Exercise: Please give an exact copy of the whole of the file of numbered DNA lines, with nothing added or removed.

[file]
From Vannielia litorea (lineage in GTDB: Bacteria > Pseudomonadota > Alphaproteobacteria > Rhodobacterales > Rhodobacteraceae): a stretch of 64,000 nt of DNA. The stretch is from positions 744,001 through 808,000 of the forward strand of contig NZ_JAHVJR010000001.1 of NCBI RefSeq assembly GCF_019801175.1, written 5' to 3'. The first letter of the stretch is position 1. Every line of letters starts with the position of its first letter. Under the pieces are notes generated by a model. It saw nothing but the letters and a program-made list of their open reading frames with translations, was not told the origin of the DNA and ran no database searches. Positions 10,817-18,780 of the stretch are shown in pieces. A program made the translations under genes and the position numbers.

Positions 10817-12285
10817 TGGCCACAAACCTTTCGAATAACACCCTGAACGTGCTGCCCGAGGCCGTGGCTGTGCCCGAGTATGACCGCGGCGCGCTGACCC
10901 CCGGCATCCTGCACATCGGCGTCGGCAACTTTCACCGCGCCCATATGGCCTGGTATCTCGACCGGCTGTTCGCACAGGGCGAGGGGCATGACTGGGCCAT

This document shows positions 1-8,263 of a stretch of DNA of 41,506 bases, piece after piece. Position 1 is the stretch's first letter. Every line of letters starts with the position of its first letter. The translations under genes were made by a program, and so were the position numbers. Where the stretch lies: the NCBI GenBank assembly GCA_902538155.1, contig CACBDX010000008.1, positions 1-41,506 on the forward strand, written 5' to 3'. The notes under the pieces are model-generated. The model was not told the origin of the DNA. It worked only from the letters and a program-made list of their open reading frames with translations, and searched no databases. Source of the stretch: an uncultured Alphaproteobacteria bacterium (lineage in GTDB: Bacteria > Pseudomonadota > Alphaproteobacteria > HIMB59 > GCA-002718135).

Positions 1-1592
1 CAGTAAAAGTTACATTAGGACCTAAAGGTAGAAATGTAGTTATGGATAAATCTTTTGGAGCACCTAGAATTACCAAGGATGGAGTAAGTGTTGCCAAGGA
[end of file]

From Vannielia litorea (lineage in GTDB: Bacteria > Pseudomonadota > Alphaproteobacteria > Rhodobacterales > Rhodobacteraceae): a stretch of 64,000 nt of DNA. The stretch is from positions 744,001 through 808,000 of the forward strand of contig NZ_JAHVJR010000001.1 of NCBI RefSeq assembly GCF_019801175.1, written 5' to 3'. The first letter of the stretch is position 1. Every line of letters starts with the position of its first letter. Under the pieces are notes generated by a model. It saw nothing but the letters and a program-made list of their open reading frames with translations, was not told the origin of the DNA and ran no database searches. Positions 10,817-18,780 of the stretch are shown in pieces. A program made the translations under genes and the position numbers.

Positions 10817-12285
10817 TGGCCACAAACCTTTCGAATAACACCCTGAACGTGCTGCCCGAGGCCGTGGCTGTGCCCGAGTATGACCGCGGCGCGCTGACCC
10901 CCGGCATCCTGCACATCGGCGTCGGCAACTTTCACCGCGCCCATATGGCCTGGTATCTCGACCGGCTGTTCGCACAGGGCGAGGGGCATGACTGGGCCAT

This document shows positions 1-8,263 of a stretch of DNA of 41,506 bases, piece after piece. Position 1 is the stretch's first letter. Every line of letters starts with the position of its first letter. The translations under genes were made by a program, and so were the position numbers. Where the stretch lies: the NCBI GenBank assembly GCA_902538155.1, contig CACBDX010000008.1, positions 1-41,506 on the forward strand, written 5' to 3'. The notes under the pieces are model-generated. The model was not told the origin of the DNA. It worked only from the letters and a program-made list of their open reading frames with translations, and searched no databases. Source of the stretch: an uncultured Alphaproteobacteria bacterium (lineage in GTDB: Bacteria > Pseudomonadota > Alphaproteobacteria > HIMB59 > GCA-002718135).

Positions 1-1592
1 CAGTAAAAGTTACATTAGGACCTAAAGGTAGAAATGTAGTTATGGATAAATCTTTTGGAGCACCTAGAATTACCAAGGATGGAGTAAGTGTTGCCAAGGA